Rory Stewart: I’ve negotiated in Iraq – I can handle the Tories


Rory Stewart has just arrived at KFC in Barking. It’s day four of “campaigning proper”, as he puts it, for the Tory leadership. The International Development Secretary has chosen Barking because it is a no-deal Brexit enclave and he wants “to talk to Leave voters.”

Margaret Thatcher did this, he says, hammering on doors with Labour stickers in the window to convince them their economic analysis was wrong.

Stewart believes this shows “sincerity”. “What I will find in Barking is people who’ll disagree with me strongly. If my campaign is about being unifying and inclusive I have to have the confidence to go out and … talk to them. ” His argument is for a managed deal. He describes himself as “radical centre”.

Later he posts a film of himself doing a selfie piece-to-mobile-phone-camera while walking down the street, and another speaking Dari to a constituent (Stewart lived on-and-off in Afghanistan for three years from 2005). The response is he’s indeed “barking” but charming. Earlier in the day he met Remainers in Borough. Among them, a woman who’d seen his documentary on Afghanistan and a man who’d heard one of his podcasts. Another guy “clearly had no idea who I was.” Another told him “You’re the only Tory I’d vote for.” Unfortunately, sighs Stewart, “he was a Lib Dem.”

Stewart is certainly the outsider — he’s polling last in the race — but it’s instructive that he has hired Lizzie Loudon, a press secretary with experience of Number 10 under Theresa May, and is happy to admit he has the “vanity and ego” befitting a contender. He believes his time as a diplomat and adventurer (whose account of a month-long walk through Afghanistan The Places In Between became a bestseller) was the perfect apprenticeship for the job.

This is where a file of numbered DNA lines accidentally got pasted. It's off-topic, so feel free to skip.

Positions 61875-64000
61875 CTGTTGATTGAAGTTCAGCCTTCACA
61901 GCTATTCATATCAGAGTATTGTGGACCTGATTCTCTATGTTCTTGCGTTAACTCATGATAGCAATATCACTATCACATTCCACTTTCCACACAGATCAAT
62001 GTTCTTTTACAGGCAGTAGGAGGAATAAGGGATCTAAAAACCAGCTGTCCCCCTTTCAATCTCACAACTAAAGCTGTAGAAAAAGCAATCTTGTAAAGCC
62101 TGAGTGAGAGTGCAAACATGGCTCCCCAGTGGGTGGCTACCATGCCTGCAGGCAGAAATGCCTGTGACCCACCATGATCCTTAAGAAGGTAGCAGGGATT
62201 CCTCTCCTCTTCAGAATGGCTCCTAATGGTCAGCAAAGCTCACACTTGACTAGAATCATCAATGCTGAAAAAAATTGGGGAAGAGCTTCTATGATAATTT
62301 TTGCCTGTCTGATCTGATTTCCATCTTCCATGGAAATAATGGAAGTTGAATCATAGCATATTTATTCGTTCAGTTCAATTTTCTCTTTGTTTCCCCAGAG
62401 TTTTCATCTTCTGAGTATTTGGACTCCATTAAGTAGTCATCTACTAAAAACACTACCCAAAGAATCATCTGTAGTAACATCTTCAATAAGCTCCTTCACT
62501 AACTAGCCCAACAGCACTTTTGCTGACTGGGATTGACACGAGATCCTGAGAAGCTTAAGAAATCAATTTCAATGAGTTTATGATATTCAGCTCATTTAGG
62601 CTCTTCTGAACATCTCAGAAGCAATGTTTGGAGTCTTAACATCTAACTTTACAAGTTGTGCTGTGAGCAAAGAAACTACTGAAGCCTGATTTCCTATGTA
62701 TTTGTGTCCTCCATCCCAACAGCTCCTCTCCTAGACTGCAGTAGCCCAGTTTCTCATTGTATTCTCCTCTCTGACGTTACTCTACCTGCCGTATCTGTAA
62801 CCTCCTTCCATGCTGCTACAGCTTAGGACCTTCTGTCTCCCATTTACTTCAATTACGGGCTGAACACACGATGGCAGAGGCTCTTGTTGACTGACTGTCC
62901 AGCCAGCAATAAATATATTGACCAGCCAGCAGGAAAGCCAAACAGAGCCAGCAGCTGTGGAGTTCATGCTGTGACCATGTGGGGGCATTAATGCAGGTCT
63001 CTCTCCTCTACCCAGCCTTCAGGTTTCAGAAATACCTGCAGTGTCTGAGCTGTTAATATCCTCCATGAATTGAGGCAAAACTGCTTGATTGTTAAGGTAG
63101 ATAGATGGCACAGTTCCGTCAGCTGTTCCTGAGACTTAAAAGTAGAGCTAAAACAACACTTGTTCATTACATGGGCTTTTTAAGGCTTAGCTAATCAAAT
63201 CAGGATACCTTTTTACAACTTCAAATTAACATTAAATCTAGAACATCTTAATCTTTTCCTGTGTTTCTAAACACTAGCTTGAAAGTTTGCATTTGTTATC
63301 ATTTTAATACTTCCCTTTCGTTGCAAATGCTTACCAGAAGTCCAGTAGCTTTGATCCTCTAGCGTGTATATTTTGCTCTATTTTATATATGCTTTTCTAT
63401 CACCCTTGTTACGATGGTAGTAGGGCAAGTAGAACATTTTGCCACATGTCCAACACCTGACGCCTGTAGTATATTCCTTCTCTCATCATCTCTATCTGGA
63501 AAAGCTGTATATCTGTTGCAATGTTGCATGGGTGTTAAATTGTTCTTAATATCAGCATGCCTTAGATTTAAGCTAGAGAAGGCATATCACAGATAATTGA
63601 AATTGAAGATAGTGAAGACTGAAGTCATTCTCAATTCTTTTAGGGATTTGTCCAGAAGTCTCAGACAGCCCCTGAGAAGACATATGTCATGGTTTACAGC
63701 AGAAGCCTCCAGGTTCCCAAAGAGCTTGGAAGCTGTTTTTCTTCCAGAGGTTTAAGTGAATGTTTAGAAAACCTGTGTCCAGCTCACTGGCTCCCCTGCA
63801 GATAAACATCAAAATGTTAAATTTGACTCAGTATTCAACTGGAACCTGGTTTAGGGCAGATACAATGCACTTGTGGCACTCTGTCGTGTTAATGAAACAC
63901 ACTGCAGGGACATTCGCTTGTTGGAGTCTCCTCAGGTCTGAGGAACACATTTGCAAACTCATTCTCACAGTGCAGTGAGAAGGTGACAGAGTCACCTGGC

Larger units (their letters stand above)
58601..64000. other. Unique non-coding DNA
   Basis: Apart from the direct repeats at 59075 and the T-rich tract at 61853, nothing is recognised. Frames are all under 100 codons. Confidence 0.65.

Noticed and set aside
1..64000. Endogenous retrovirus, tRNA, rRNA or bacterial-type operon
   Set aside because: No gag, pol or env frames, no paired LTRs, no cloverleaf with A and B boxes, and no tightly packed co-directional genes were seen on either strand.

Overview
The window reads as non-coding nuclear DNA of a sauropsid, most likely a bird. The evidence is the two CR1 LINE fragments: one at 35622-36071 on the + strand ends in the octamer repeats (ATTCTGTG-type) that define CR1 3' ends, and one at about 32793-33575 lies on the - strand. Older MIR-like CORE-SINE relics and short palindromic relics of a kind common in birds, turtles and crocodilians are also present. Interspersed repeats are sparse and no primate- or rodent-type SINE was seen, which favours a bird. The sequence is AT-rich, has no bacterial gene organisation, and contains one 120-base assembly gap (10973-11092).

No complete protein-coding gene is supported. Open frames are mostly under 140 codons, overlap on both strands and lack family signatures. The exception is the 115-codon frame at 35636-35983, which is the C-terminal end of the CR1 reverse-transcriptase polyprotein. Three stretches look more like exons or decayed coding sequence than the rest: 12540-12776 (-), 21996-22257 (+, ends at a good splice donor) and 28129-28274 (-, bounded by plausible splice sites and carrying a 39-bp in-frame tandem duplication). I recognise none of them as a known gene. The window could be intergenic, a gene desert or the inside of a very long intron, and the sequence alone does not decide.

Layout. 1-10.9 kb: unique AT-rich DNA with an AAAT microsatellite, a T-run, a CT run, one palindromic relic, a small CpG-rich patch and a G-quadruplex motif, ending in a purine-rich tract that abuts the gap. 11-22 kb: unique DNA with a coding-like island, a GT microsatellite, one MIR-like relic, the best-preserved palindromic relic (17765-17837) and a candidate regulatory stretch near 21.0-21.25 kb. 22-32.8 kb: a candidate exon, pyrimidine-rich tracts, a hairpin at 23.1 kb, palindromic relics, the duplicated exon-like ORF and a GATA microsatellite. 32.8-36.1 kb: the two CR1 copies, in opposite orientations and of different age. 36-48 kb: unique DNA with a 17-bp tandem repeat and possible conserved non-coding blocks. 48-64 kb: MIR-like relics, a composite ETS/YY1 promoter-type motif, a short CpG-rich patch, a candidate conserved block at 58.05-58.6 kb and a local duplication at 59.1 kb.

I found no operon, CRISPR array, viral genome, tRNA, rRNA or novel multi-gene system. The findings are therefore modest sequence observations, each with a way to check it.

He’s an unusual character, 5ft 9in, wire-thin in his tailored suit and knitted green tie. Even with a new hair cut, his style is artfully dishevelled. He wears thistle cufflinks, a nod to his Scottish roots, and a gold signet ring, and he looks like a cross between Mick Jagger, Eddie Redmayne and the puppet from Interpol’s Evil video.

What kind of Tory is Stewart? On the one hand he is the Eton-Balliol kind, like Boris Johnson. On the other, he’d never voted Tory before 2001 — and only then, to his chagrin, because his father and mother – a former deputy head of MI6 and a “true blue Tory, Brexiteer and cornerstone of the Perth and Kinross Conservative Association” — cast his proxy vote while he was away in India. Between the ages of 18 and 21, he was a fully-paid up member of the Labour Party while helping Princes William and Harry with their Maths and English. Royal tutor and Labour member? “Yes,” he laughs. “That’s the kind of Tory I am.”

In today’s political landscape, your position on the EU is as important as party colours. Stewart wants both no-deal and a second referendum “off the table”. His proposed method of finding “compromise in the middle ground” is, “painful though this sounds, locking the MPs up and bashing a deal through.” He would do this with “a Macron-style Citizen’s Assembly” with the Archbishop of Canterbury in the role of “mediator”.